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Today, the Environmental Protection Agency celebrated the 40th anniversary of one of our nation's most successful and most protective laws, the Clean Air Act.

Commemorating the milestone anniversary with a full day of speakers, keynotes and panel discussions, the agency was joined by a host of industry leaders, business CEOs, clean air advocates and environmental champions to discuss just how far we've come in cleaning up our air and protecting people's lungs and lives from toxic and dangerous air pollution.

For proof on how far we've come, here's some of the pudding:

The White House has reportedly said thanks but no thanks to the offer, reported here, by Bill McKibben and to return one of the solar panels installed on the White House roof during the Carter administration 35 years ago. No explanation was given (that I know of). One can think that it might be because McKibben was harshly critical of President Obama's role at the Copenhagen meeting last year, but that's only conjecture. It does seem to be a missed opportunity for some good press, which the administration needs just now.

I took my first backpacking trip six years ago. It drew me into the granite heart of California's Trinity Alps, to the rugged bowl that holds Papoose Lake. I carried many expectations on the 14-mile hike from Hobo Gulch, but what I discovered at the trail's end was altogether unexpected.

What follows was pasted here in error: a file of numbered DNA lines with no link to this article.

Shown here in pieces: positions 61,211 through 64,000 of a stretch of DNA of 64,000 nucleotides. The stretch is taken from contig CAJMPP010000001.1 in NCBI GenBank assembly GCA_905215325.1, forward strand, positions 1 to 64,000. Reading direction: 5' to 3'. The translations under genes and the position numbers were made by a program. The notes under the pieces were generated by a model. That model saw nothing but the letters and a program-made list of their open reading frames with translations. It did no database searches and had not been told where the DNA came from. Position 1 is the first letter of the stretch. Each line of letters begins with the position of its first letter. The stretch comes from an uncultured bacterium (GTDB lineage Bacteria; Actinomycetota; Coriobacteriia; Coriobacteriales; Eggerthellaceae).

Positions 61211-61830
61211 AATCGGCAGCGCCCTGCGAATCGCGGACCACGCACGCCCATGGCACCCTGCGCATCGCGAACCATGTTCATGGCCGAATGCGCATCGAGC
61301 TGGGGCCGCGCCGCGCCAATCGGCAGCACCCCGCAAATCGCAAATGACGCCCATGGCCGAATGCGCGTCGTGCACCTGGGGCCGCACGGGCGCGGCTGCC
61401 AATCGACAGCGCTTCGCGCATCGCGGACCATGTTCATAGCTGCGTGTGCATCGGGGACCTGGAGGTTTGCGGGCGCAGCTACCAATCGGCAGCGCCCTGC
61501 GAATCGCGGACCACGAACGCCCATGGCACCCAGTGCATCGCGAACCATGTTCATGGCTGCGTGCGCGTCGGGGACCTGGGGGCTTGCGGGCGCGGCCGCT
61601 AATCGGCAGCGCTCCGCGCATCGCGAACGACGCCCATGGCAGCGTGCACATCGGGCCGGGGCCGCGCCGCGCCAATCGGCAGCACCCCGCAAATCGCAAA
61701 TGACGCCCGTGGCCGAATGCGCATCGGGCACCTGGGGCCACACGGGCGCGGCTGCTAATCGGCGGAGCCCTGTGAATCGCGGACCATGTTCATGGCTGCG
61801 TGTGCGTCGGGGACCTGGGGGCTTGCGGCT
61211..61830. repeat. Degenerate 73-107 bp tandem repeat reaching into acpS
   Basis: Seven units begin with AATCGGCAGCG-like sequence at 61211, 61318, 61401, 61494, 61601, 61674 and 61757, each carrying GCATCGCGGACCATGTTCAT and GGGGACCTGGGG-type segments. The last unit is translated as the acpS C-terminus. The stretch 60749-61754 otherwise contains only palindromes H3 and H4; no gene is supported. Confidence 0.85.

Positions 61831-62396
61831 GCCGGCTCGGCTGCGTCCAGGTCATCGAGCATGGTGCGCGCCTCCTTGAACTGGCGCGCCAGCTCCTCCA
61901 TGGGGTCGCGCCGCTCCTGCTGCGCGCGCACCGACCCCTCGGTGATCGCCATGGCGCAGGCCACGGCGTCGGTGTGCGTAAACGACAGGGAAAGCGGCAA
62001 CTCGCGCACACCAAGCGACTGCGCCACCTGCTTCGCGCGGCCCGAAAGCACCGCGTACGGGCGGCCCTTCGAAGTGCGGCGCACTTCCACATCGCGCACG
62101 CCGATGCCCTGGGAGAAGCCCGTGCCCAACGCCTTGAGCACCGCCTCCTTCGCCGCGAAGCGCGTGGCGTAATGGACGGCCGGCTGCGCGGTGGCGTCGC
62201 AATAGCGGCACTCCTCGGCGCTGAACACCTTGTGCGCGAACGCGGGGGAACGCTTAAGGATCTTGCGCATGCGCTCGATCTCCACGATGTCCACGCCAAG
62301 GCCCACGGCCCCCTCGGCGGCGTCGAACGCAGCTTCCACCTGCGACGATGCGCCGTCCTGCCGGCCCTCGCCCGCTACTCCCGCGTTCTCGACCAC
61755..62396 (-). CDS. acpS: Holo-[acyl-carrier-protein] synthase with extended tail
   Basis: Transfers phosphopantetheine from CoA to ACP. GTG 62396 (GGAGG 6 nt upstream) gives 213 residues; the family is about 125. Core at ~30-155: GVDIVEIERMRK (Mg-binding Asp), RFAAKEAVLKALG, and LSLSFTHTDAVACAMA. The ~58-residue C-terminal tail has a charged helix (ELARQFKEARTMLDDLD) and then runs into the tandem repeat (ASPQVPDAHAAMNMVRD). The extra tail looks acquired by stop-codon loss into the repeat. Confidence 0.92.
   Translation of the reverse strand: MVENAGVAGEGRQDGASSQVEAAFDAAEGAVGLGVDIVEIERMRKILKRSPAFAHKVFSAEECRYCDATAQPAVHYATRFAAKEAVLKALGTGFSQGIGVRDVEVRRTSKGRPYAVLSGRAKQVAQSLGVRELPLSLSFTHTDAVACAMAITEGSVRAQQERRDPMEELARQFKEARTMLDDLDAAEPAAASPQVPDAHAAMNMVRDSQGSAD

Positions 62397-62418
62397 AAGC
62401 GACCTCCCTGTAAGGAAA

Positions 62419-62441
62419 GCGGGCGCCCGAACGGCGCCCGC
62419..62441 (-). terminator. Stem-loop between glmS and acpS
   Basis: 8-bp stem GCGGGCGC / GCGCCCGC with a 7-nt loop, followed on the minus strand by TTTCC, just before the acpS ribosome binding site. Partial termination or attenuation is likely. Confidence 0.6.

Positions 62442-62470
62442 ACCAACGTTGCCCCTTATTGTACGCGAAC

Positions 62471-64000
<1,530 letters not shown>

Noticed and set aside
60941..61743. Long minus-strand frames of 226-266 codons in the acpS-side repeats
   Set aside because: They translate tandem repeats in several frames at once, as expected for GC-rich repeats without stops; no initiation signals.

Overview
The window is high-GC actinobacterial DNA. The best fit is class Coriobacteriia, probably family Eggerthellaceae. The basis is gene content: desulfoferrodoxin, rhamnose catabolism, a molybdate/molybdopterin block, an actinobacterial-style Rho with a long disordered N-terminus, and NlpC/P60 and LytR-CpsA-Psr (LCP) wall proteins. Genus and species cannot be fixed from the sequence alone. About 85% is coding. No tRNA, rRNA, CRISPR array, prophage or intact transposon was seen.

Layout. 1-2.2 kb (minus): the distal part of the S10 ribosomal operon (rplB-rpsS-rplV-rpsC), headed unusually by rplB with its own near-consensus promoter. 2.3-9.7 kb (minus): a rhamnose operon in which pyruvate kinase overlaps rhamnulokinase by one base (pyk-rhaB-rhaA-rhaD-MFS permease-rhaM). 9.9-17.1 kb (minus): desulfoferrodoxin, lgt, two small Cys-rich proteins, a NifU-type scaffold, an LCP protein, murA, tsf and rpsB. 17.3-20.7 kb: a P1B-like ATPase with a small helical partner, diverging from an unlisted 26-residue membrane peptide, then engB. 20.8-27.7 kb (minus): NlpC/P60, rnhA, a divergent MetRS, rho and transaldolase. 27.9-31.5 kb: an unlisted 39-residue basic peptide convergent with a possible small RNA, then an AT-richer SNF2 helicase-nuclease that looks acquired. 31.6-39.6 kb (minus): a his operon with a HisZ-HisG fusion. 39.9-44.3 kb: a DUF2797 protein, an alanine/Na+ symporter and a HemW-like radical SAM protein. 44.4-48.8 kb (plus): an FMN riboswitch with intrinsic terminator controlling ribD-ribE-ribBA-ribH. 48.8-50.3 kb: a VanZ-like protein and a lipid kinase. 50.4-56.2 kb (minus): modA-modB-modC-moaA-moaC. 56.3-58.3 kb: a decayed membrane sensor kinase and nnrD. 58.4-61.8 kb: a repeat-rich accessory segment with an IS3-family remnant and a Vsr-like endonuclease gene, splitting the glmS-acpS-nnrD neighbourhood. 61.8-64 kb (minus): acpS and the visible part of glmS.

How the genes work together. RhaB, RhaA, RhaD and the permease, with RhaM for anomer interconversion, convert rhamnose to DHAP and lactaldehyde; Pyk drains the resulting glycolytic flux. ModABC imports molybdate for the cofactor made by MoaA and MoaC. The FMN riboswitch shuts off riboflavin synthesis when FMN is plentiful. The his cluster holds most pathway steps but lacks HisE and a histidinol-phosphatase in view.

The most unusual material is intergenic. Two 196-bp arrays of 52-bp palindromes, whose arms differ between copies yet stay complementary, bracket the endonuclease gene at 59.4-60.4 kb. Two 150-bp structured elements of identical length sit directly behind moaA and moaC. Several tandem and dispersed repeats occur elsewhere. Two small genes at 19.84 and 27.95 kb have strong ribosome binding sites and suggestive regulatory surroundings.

About 30 years ago, after some prodding from environmental groups, Jimmy Carter had solar panels installed on the roof of the White House. He gave a ringing speech at the time, hoping that this gesture would help build a solar revolution. He established a Solar Energy Research Institute and put Denis Hayes, the director of the first and subsequent Earth Days in charge.

September is Salmon Month at San Francisco's Aquarium of the Bay. Sponsored by the SalmonAID coalition - of which Earthjustice is a member - Salmon Month brings together more than two dozen conservation, commercial and sportfishing organizations, as well as the West Coast's best restaurants in order to educate the public about wild salmon and the perils they face across our coast. This wide-ranging coalition motivates citizens to take actions that protect our amazing wild salmon and the rivers they call home.

Today, an offshore oil production platform exploded into flames in the Gulf of Mexico. The platform that exploded is located just 50 miles west of the Deepwater Horizon site in what is considered shallow waters.

Fortunately, the 13 workers on the platform are alive—though one is reportedly injured. The workers, who went overboard to escape the flaming platform, were rescued in the water with special emergency flotation suits.


About the Earthjustice Blog

unEARTHED is a forum for the voices and stories of the people behind Earthjustice's work. The views and opinions expressed in this blog do not necessarily represent the opinion or position of Earthjustice or its board, clients, or funders. Learn more about Earthjustice.